After Emily’s accident I had to focus on my unexpected role as an informal carer but what’s the motivation to persevere and why advocate?
- Carers need to identify as carers so we establish a strong cohesive group
- To agitate for carer support and up-skilling for the role
- To maximise differently-abled people’s potential and independence
- For practical resources and NDIS funding.
I have benefitted enormously from attending carer workshops, support groups and educational updates so I am keen to advocate for; more resources, carers, the differently-abled and a serviceable National Disability Insurance Scheme (NDIS). I’m motivated to understand the system we are compelled to use and the arising issues. This thinking propels me to act if operative or social reform is necessary, but it isn’t easy as it is time consuming to effect change.
My drive made me reflect on the question… what motivates me to persistently introduce myself into settings that I could choose to avoid? Because I seek to be confident in my ability to care and understand the lifestyle choices and opportunities in-front of Emily and myself. I want to maximise Emily’s capabilities and support her independence by being as skilled as possible.
I want to raise awareness provoking progress toward an unbiased, diverse, accessible society where Emily is fully resourced and enabled to live the independent life she chooses.
Pressing on because I interpret the word caring holistically to incorporate enlightening society towards the tolerant inclusion of people with disabilities and their carers and it’s that ideology that keeps me going.
As a keyboard warrior I assert myself on social media because there are 2.8 million carers in Australia and I would like to contribute towards establishing a stronger more cohesive group. But first we need to define and identify who’s a carer.
Who are carers?
- Carers are defined as people who provide unpaid personal care, support and assistance.
- Carers include family members, friends, relatives, siblings or neighbours. Grandparents or foster carers of a child are also included as carers.
- All of these people are defined as carers regardless of the amount of care, support and assistance they provide.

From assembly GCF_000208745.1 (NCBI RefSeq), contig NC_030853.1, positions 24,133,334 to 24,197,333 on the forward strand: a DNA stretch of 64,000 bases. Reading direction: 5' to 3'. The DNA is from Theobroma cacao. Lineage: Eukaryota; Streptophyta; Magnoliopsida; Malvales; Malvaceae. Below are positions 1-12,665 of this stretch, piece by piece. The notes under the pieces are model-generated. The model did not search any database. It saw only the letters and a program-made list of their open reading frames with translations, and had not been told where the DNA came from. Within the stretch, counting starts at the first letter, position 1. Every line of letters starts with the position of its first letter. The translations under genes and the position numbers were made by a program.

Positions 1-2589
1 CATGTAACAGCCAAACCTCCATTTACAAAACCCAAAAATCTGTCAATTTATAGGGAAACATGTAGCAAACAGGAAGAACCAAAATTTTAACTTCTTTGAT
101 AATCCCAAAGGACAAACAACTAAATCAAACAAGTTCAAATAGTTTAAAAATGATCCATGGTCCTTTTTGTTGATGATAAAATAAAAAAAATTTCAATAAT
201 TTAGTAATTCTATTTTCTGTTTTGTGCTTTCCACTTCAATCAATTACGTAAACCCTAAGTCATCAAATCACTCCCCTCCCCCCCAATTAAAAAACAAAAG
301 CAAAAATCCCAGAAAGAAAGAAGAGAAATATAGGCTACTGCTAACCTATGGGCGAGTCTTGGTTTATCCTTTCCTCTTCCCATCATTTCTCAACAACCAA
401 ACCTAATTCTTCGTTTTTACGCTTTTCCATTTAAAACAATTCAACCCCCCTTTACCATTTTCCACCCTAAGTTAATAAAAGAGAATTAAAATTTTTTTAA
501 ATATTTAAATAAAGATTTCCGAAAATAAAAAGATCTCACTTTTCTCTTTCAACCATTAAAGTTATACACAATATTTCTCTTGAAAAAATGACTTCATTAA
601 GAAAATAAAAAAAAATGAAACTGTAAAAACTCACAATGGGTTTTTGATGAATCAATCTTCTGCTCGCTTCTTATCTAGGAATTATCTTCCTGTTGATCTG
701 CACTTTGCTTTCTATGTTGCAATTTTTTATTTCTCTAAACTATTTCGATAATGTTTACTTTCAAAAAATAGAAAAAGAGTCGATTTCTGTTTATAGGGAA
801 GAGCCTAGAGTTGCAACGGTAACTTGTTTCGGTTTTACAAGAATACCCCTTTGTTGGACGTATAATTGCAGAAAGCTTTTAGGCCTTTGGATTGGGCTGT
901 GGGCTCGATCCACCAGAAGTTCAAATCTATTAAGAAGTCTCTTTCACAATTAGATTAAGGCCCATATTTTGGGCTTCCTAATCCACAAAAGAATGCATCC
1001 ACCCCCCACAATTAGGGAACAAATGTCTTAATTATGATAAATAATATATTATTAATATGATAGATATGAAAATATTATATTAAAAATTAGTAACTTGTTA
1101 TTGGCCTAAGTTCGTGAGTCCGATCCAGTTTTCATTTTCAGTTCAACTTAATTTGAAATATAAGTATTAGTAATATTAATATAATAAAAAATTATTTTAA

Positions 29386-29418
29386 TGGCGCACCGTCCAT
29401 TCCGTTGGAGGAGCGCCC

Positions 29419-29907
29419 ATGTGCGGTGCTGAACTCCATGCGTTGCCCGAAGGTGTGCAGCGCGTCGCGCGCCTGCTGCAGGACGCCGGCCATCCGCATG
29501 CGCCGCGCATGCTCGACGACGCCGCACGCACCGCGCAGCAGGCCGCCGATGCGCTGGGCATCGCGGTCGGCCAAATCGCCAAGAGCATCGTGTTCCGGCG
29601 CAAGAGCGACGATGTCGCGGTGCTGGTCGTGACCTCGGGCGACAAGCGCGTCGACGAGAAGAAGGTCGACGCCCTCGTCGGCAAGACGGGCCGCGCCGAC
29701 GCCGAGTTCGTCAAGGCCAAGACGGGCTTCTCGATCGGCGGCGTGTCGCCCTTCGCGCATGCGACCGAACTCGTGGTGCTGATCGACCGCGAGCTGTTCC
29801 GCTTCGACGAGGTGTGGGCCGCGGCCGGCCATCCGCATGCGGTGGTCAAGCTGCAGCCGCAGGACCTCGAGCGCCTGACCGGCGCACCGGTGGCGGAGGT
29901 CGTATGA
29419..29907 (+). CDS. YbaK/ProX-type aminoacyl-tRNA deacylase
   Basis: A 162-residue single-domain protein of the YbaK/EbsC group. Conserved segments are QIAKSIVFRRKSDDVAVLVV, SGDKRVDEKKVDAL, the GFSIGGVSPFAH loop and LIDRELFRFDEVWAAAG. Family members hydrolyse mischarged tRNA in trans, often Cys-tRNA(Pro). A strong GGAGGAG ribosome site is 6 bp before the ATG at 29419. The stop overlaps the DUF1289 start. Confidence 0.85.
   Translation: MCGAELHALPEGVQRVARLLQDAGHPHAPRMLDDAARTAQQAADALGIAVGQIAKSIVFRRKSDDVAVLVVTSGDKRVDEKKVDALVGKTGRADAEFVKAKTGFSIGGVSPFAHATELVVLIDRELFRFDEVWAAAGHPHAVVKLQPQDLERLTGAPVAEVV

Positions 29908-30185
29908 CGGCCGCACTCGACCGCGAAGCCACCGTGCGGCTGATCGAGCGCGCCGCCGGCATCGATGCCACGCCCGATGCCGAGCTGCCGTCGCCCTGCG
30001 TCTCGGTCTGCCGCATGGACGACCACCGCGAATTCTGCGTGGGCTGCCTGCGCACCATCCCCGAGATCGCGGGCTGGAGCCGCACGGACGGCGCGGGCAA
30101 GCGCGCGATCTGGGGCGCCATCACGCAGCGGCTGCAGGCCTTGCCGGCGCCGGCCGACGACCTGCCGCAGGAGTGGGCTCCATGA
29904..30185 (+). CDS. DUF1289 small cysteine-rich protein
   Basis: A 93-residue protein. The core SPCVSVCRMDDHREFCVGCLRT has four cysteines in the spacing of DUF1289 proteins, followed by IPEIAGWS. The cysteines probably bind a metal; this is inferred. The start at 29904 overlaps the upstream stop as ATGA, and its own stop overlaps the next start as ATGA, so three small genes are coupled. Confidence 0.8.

- Many people who are carers do not identify themselves as such and therefore remain ‘hidden’.
Why carers need to identify as carers
- It is a valuable role that merits recognition and support.
- As a group we can action more together, but we need to be an identifiable group.
- Evidence reveals that carers cope better when supported with resources. (1)
- Carers need to be skilled-up for their informal role. (2, 3)
- Peer group support helps carers as united by our need to manage.
More needs to be done especially within the NDIS/ NDIA i.e. repairs on equipment are capped at an unrealistic amount for high needs participants. Currently there is a minuscule financial buffer in Emily’s plan if any of her absolutely essential apparatus requires replacement. If needed she is obliged to apply for funding through another review cycle with the resulting wait time.
If Emily is unsupported it has a ripple effect on me as her carer. The knock-on with reduced NDIS funding is that families fill the gap whether physically or financially BUT there limited longevity in underfunding as families burn out. Underfunding undermines the differently-abled and their carers worth, confidence and capabilities.
It is so disappointing that Emily hasn’t been given enough funding for her skill based goals i.e. independent transfers achieved through physiotherapy. Emily is poised to join the workforce after her post graduate studies but is underfunded regarding her goal of increased independence. The National Disability Insurance Agency (NDIA) should think deeply on the physical, mental, social and economic challenges that people with a disability and their carers overcome everyday in addition to their NDIS plans, reviews and resulting paperwork.
I persevere and passionately advocate for the differently-abled and carers because Emily and I have normal everyday goals which include the regular work, rest and play – to use the globally inclusive and iconic Mars slogan!
Advocating for the differently-abled – Brave with a capital B
Our experience of the NDIS – Beware of the Bureaucracy
Read more about carers – Self care
Suddenly and Everyday Carer – coping strategies for an unexpected role
Link to CarersNSW
(1) Junker, M. (2017, April6), “Dementia Caregivers Course coming to Scarborough”, (The Forecaster), Available: http://www.theforcaster.net/dementia-caregivers-course-coming-to-scarborough/ (Accessed: April, 10).
(2) Williams, A. (2017, April 18), “Riverside brings back caregiving seminar series”, (The Virginia Gazette), Available: http://www.vagazette.com/news/va-vg-riverside-caregivers-seminars-0408-20170412-story.html (Accessed: April, 18).
(3) Pedersen, T. (2017, April 4), “Involving Caregivers in Discharge Can Keep Elderly from returning to Hospital”, (Psych Central News), Available: http://www.psychcentral.com/news.2017/04/04/involving-caregivers-in-discharge-can-keep-elderly-from-returning-to-hospital/118612.html (Accessed: 2017, April 10).